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Friday 20 April 2018

T-shirt fan donates pile to charity

He called the challenge the THREEHUNDREDANDSIXTEEFIVE Project.
He called the challenge the THREEHUNDREDANDSIXTEEFIVE Project.
Andi Best who wore nothing but t-shirts for a year amassed a three-yard high pile from around the world which he is handing over to Cancer Research UK to sell on (AndiBest/PA)

A man who wore a different t-shirt every day for the last year - even on his wedding day - is donating them all to a cancer charity and said his sister who died from the disease would have "loved" what he did.

Andi Best, 28, from Bexleyheath, Kent, set himself a challenge to wear nothing but t-shirts, and amassed a three-yard high pile from around the world which he is handing over to Cancer Research UK to sell on.

The graphic designer wore shirts from companies and organisations far and wide, and managed to keep them coming in for 12 months.

He called the challenge the THREEHUNDREDANDSIXTEEFIVE Project.

He took pictures of himself in all of them and blogged about them every day - but admits that he overlooked his wedding day when he embarked on the pursuit.

"I wear a lot of t-shirts, which is where I got the idea to do this. But it didn't occur to me there would be so many events and occasions when it might become an issue.

"Black tie events for work, my stag do and Halloween were a bit of problem, but by far the biggest was my wedding," he said.

Turning up at the most important day of his life in a t-shirt was not popular with his Lithuanian-born fiancee Aiste.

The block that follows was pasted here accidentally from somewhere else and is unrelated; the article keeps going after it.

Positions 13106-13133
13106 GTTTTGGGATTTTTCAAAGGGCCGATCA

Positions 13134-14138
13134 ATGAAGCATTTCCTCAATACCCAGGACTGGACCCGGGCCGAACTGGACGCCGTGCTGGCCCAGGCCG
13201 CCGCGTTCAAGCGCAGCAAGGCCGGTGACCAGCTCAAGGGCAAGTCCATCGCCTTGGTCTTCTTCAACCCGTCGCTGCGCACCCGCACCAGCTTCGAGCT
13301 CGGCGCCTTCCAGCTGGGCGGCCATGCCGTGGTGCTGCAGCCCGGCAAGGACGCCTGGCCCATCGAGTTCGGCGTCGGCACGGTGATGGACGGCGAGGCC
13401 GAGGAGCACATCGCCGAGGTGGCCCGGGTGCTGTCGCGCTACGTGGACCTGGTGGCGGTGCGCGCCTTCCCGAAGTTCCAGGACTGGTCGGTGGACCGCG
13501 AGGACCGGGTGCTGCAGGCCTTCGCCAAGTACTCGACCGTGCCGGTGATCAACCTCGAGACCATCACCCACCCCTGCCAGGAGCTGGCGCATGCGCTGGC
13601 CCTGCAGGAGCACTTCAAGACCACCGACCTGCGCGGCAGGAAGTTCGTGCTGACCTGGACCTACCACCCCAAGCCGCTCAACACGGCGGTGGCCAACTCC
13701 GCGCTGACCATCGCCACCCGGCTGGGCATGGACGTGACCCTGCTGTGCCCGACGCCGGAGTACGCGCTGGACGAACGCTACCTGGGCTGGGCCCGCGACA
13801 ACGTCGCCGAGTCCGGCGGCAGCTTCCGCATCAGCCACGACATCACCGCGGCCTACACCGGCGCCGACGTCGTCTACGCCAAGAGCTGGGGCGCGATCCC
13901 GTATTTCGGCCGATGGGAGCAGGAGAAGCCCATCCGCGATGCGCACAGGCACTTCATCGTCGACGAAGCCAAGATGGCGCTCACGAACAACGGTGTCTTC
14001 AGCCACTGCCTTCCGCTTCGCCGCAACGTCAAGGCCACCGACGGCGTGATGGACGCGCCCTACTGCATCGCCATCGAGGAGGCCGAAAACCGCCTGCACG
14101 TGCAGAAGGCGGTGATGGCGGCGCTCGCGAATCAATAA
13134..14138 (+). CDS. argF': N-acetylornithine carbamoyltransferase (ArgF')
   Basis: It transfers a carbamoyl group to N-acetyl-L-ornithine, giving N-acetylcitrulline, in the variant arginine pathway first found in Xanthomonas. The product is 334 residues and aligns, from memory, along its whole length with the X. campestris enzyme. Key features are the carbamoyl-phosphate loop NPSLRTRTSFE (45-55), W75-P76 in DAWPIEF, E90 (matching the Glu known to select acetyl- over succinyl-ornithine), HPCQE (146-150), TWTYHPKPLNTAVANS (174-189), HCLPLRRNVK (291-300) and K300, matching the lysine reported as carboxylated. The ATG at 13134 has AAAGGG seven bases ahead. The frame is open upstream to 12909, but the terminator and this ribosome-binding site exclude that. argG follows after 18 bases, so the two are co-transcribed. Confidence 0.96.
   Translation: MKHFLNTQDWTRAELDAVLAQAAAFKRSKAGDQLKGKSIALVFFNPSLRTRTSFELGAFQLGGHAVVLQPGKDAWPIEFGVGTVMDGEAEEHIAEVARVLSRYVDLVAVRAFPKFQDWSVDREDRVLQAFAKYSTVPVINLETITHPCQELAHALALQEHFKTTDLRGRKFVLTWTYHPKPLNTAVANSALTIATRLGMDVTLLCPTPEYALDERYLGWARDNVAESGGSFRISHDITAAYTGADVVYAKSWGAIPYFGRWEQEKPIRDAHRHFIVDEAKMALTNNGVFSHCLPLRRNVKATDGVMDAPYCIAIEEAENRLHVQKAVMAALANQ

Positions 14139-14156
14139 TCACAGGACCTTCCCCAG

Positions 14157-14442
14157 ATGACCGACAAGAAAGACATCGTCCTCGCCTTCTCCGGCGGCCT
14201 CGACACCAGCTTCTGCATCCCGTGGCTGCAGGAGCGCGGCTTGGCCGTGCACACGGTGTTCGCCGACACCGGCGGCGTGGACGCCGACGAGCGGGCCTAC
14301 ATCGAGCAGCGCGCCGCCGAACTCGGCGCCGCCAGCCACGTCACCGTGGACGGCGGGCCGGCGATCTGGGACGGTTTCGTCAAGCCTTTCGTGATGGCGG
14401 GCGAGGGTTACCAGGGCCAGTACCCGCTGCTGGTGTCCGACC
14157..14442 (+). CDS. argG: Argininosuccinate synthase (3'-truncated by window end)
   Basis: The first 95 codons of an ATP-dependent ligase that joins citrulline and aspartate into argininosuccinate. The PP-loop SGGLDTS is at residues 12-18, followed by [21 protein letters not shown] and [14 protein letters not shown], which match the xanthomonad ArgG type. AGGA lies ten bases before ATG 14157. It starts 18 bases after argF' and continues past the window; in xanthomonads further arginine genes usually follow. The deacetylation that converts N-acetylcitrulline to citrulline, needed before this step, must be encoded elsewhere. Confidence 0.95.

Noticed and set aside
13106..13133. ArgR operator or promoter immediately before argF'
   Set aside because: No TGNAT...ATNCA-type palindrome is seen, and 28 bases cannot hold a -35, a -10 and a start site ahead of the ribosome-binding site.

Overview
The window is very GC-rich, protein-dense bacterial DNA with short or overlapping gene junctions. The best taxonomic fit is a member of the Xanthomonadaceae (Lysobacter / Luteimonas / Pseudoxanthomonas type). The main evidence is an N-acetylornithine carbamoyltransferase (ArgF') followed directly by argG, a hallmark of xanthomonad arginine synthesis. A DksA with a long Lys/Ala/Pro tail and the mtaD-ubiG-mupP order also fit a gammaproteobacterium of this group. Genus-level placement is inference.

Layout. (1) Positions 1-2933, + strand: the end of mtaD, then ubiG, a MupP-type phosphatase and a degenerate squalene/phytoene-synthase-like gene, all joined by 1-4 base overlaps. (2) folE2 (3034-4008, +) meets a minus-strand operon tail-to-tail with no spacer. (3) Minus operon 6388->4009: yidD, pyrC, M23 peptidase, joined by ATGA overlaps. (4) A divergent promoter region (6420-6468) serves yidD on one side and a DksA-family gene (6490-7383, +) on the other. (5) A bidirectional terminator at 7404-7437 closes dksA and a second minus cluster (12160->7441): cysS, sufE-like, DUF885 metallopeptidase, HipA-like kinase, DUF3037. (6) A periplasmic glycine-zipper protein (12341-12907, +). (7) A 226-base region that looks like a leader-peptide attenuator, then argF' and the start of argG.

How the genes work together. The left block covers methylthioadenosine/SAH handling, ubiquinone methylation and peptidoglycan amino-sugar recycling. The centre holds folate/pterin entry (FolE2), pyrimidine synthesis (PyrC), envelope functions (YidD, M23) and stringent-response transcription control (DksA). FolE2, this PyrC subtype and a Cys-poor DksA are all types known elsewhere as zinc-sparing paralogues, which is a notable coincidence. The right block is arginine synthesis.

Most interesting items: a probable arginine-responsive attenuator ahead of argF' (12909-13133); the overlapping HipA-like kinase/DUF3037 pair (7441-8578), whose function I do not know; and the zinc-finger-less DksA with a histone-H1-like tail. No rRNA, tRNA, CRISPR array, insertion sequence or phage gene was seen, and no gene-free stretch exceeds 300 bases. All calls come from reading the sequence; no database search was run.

"I thought about one of those pretend tuxedo t-shirts but in the end I settled for a white t-shirt with text in Lithuanian on the back saying 'Now I'm trapped'.

"I wore it under a formal shirt for the service but took that off for the reception," he said.

Mr Best acquired well over 365 t-shirts which are taking up masses of space in his home, so he has now donated them to Cancer Research UK to sell in its shops.

"The question people kept asking was what I was going to do with them all. I knew I couldn't keep them. I lost my older sister Tracie seven years ago when her cancer came back for the second time.

"She would have loved my challenge and found something pretty rubbish for me to wear.

"All the girls in my family do the Race for Life every year, so it seemed fitting for me to do something for the same cause."

Mr Best was sent t-shirts from all round the world, including all over Europe, America and Asia.

Often they arrived without much or any explanations of what they were promoting or commemorating.

"There were also rude and lewd shirts and some with overtly sexual connotations so I had to be a bit careful about what I wore or where I wore it to.

"And when I took pictures for my blog, I had to pose carefully to cover up the offensive bits or doctor the photo.

"Sometimes people sent me them to test my gall. My brother Rob got me a particularly awful, ridiculous one with a giant skeleton on it which glows in the dark. I wore that one for Halloween.

"Some were t-shirts which had been made to remember the dead - a custom in some parts of America apparently.

"Other people sent me ones in luminous pink as they knew it would make me look foolish. But there were also some really cool ones," he said.

Lynn Daly, spokeswoman for Cancer Research UK, said: "Andi's t-shirt challenge has become a great source of new stock for our shops, which is great.

"I'm sure there will be plenty of bargain-hunters out there ready to snap up some of the weird and wonderful shirts he has amassed in the last 12 months.

"The money the t-shirts raise will help us cure cancer sooner."

Press Association

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